What are the Causes of Schizoaffective Disorder?

The exact cause of schizoaffective disorder is unknown. But the following causes are the main factors. They include:

  • Genetics: Schizoaffective disorder tends to run in patients with a family history of the condition. It is not necessary that a person with a family history will continue to have the illness but there is a greater chance of them developing the illness. Studies reveal that it shows substantial familial overlap with both schizophrenia and bipolar disorder.
  • Brain chemistry and structure: Brain function and structure play an important role in the etiology of schizoaffective disorder. It may be induced by a neurotransmitter imbalance in a feedback-regulated system. It may involve imbalances in neurotransmitters such as dopamine, serotonin, norepinephrine, and glutamate that help regulate mood.
  • Stress: Stressful events or trauma such as early parental loss, any family conflict, or physical or sexual abuse can trigger symptoms or an onset of the illness. This is more likely to be a cause if one had experienced any such triggers when he or she was too young to know how to cope with them.
  • Environmental factors: Some factors like malnutrition, maternal illness or prenatal exposure to toxins may also cause schizoaffective disorder.
  • Drug or substance use: Psychoactive drugs such as LSD (Lysergic Acid) have been linked to the development of schizoaffective disorder. Also, cannabis use especially before the age of 15 years has also been reported to be a causative agent for this disorder.

What are the Signs and Symptoms of Schizoaffective Disorder?

The specific symptoms themselves may vary from person to person but the main symptoms include:

  • Hallucinations- Imagining, seeing, hearing, or even smelling things that do not actually exist.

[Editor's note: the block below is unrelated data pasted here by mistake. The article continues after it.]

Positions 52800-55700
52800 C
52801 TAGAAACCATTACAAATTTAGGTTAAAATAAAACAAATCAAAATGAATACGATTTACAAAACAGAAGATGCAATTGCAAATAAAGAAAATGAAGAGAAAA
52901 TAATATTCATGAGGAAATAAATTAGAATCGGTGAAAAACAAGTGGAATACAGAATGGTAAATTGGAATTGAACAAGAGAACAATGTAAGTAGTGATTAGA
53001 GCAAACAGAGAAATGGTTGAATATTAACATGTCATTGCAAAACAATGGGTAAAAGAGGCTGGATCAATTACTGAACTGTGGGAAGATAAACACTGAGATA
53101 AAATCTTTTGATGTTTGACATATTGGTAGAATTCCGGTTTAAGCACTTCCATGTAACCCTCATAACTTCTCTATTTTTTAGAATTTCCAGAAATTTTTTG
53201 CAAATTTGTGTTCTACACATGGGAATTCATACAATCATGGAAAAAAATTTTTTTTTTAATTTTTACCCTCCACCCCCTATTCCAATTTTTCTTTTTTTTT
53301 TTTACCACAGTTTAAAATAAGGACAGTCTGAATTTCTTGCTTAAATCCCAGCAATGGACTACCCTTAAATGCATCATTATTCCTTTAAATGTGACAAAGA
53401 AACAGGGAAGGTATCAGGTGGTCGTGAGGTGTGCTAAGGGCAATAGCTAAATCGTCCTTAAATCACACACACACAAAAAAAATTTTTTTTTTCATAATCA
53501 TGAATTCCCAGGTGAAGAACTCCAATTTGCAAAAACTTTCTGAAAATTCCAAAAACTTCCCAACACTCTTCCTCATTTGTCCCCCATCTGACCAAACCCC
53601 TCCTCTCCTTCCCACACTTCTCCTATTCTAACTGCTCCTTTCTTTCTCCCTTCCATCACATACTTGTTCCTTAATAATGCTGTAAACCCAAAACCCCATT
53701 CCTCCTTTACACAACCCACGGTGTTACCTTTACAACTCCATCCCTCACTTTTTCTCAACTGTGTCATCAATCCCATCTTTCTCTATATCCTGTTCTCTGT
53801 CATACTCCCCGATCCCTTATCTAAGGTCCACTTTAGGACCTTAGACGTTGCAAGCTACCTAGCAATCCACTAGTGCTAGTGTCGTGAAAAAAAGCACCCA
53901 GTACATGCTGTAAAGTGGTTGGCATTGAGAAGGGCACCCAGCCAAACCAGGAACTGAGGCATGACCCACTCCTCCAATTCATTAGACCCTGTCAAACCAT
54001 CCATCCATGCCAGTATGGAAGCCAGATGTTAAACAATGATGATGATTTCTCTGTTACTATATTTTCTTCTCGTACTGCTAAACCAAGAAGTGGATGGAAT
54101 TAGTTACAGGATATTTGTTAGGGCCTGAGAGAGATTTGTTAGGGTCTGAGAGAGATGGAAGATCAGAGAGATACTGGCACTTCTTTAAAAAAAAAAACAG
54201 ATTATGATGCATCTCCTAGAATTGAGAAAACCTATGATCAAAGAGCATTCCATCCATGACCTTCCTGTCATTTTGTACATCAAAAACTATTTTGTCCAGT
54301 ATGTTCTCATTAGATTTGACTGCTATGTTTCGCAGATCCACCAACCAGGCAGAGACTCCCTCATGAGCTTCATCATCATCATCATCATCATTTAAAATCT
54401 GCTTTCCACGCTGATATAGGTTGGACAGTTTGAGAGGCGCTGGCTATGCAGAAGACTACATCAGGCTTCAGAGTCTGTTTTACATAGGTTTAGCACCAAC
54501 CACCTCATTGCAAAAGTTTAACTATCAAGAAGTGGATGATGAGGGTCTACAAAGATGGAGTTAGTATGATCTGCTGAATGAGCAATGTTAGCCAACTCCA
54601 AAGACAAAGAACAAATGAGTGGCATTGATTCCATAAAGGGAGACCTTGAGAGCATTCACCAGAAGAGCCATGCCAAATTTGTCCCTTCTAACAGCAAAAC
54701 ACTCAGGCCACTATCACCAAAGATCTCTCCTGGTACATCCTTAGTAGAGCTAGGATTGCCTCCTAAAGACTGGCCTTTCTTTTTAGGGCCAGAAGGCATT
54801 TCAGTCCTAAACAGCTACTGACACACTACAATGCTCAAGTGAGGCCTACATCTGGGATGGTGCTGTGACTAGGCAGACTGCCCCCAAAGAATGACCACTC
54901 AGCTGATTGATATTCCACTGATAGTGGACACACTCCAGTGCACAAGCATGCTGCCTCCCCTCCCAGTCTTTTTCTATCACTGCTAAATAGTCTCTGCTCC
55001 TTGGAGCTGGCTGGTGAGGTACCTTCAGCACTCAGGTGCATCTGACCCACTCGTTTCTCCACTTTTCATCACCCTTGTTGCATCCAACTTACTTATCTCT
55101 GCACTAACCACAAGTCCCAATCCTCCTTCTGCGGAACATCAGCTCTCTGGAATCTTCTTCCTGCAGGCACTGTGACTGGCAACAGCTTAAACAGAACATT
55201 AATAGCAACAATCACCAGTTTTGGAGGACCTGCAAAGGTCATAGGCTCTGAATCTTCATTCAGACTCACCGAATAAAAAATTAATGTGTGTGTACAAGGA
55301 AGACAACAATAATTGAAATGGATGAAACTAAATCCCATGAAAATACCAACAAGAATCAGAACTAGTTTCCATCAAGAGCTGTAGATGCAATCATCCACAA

• Delusions- Having fixed, false beliefs inspite of having a strong evidence against them. It also includes delusions of persecution like believing that they are threatened, spied or attacked by someone.

  • Disorganized thinking- A person may switch very quickly from one topic to another unrelated topic and might have trouble organizing his thoughts and connecting them with a logical base.
  • Catatonic behavior- It may include bizarre behaviors and overall disability in performing daily activities such as bathing, dressing properly or even eating regularly.
  • Depressed mood- If a person has been diagnosed with schizoaffective disorder depressive type then they may have loss of interest in things they used to like before. Insomnia or hypersomnia is also observed.
  • Manic behavior- The person may also experience feelings of euphoria, inflated self-esteem, racing thoughts, increased risky behavior and other symptoms of mania.

Some physical symptoms are also observed; they include:

  • Changes in physical appearance
  • Poor hygiene
  • Significant weight loss
  • Psychomotor agitation
  • Fatigue or loss of energy

What are the Complications of Schizoaffective Disorder?

Individuals who have schizoaffective disorder that remains untreated or improperly diagnosed may run the risk of developing numerous complications. Examples may include:

  • Substance use and abuse
  • Onset of self-harming behaviors
  • Co-occurring Disorders

The most commonly occurring disorders alongside schizoaffective disorder are:

  • Post traumatic stress disorder (PTSD)
  • Generalized anxiety disorder
  • Obsessive compulsive disorder
  • Obesity
  • Diabetes

How do you Treat Schizoaffective Disorder?